The USA’s Deepest Marathon
Written by Jeff Merrill.
“Mile 5 or 6 I was right in front, but I could tell there were thirty people right behind me.”
Anthony Costales jumped back on the marathon train after a year and a half away. He’d been through a couple of rough ones in Utah, his current state of residence in the spring of 2016. The first one in Ogden found him in a storm so bad he had to pull the ripcord at mile 18 due to hypothermia. Not wanting to waste his fitness store, Costales jumped into the Utah Valley Marathon 3 weeks later and found himself in a yoyo-ing pace with a group of East Africans rolling through Wasatch and Utah counties. The surges thrown in by his competitors left him fifth out of a front pack of five in 2:24.31.
Beat up and worn down, Costales, a 2:17 man at that point, needed some time away.
“My head needed rest. You get in these marathons, you get done with one and you start another cycle- it wears you down.” He removed himself from the spin, but knew he’d be back in eighteen months, this time at the 2017 US Marathon Championships in Sacramento, where he would have thirty people hot on his heels.
Costales is a local boy. He grew up in Fairfield, CA, ran for American River Community College in Sacramento before going north to Chico State where he accomplished the ‘Workingman’s Sub4’ cracking the thirty-minute mark in the 10k for Head Man and NorCal coaching legend, Gary Towne.
The first road race Costales ever competed in was the CIM relay, where he and 5 of his high school teammates traversed separate segments of the route from Folsom to Sacramento. Costales knows the streets that form the California International Marathon. They mean more to him than just lines on a pixelated map pulled up on an internet browser. The camber of Fair Oaks Boulevard is a shape he stared down when he first learned to love the sport.
Coming into the 2017 US Championship race in Sacramento, Anthony decided to throw time out the window and run up front with the contenders to see where he could stack up at the finish when the dust settled. The pack that Costales spearheaded was not ordinary by US Championship or even World Major Marathon standards. When the Sacramento Running Association earned the right to host the US Marathon Championships for 2017 and 2018, they instituted a plan to entice the nation’s top distance running talent, not by the few, but in droves.
Two years before the Olympic Trials were to take place, the powers that be at the SRA decided to award $1,500 to anyone who hit the Olympic A standard (2:15 for men, 2:37 for women) and $500 to anyone who hit the B standard (2:19 for men, 2:45 for women). These were to be bonuses on top of the purse devoted to top ten finishers. Your standard World Major will throw a hefty purse at the top handful of finishers, but those just behind the tip of the spear receive a finisher’s medal just like everyone else. This practice leads to a big-league headlining time, but a pack that thins out pretty quickly on the heels of the stars.
The SRA’s decision to reward Olympic Trials qualifying efforts combined with good old-fashioned hospitality, California charm, and a forecast that would make your local weatherman blush, yielded a depth of finishing marks not seen since the Reagan era. The mass of individuals giving chase darn near stretched the boundaries of the capitol city’s famous parkways.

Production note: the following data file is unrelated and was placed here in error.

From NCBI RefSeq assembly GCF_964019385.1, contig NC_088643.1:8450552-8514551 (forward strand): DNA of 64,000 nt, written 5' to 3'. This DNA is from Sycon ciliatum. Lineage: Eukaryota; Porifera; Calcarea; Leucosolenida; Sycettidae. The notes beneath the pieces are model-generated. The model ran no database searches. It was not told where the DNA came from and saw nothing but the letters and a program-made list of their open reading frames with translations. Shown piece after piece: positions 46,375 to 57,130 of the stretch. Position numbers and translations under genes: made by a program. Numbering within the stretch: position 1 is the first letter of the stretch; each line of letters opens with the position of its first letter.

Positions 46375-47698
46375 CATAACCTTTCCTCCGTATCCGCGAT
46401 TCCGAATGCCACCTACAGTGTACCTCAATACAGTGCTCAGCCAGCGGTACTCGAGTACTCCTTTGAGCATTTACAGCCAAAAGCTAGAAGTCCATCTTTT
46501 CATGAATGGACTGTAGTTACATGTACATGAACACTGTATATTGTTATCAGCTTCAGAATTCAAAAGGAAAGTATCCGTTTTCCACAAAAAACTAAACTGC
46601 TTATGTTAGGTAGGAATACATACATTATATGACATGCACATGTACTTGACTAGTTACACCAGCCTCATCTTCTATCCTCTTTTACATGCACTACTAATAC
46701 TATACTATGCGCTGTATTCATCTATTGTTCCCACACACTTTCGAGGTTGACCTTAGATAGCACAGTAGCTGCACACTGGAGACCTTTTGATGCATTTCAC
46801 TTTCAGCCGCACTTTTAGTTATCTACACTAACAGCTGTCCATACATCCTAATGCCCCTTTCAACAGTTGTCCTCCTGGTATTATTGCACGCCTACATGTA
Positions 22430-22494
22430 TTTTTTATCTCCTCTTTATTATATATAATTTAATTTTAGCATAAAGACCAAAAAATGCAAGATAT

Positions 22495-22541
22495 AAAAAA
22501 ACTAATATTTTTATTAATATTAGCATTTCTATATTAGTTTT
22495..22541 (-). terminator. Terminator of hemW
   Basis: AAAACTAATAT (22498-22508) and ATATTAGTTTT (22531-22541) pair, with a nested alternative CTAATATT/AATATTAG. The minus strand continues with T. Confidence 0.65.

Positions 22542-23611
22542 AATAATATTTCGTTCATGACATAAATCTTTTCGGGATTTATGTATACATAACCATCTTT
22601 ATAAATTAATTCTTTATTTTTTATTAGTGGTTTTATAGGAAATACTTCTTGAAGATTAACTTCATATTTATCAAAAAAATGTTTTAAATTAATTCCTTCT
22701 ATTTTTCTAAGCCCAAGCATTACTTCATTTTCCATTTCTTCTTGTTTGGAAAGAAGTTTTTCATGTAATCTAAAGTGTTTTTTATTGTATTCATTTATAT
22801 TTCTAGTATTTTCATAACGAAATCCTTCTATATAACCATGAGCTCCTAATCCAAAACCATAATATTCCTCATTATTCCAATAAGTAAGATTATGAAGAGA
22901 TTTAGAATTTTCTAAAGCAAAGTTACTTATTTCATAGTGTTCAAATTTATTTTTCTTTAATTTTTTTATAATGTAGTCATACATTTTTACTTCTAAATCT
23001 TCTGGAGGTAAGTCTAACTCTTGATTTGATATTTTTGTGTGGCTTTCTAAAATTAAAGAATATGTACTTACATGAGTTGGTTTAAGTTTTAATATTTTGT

“It felt more like a Sunday long run more than a race” said Matt Fecht, who added that people were sharing water bottles as they rolled through 20 miles 40 runners deep at Olympic Trials qualifying pace. Fecht is a school teacher from Warren, Michigan whose build is more stocky wrestler than lithe marathon runner. He sports a thick handlebar mustache on race day and has been making the pilgrimage out to Sacramento for the past five years because of the bang-up job done by the race organizers. He punched his ticket to the 2020 Olympic Trials in Atlanta at last year’s race, running a personal best, 2:17.40.
A living, breathing, sweating, spitting organism between the start and finish line, the pack stretched, and individuals emerged and solidified as they get closer to the finish line and eventually cemented their places as they crossed. Costales, who began the day by “sticking his nose in it” at the front faced the dilemma of how much effort to pour out over the last 10k. He didn’t want to finish the race with a lot left in the tank, but also didn’t want to pour too much out and risk a blow up before he could get to the finish.
With a measured hand, the local boy ended up fourth in a four-and-a-half-minute personal best of 2:13.13. The place, he expected, the time blew his mind. The winner of the race, Tim Ritchie sprung from the pack late and used a series of miles at near or under five-minute pace to secure the victory in 2:11.56, giving the finishing tape a signature punch with his fist as he clenched his teeth for the cameras. When all was said and done, ten men secured the Olympic A standard and 27 more got the B (13 women achieved the A standard and 37 achieved the B).
Costales will be back on the line this year as the highest finishing returner and his plan of sticking his nose in it at the front hasn’t changed all that much, save for a bit more confidence. Fecht will be back as well, along with a field that will rival last year’s historic depth. With a near ideal forecast and the deepest field in the United States assembled, onlookers will be itching to see just how many can duck under the standards this year. It wouldn’t be a complete shock to see someone break free and put up a winning time that even the papers in New York and Chicago might spill some ink over.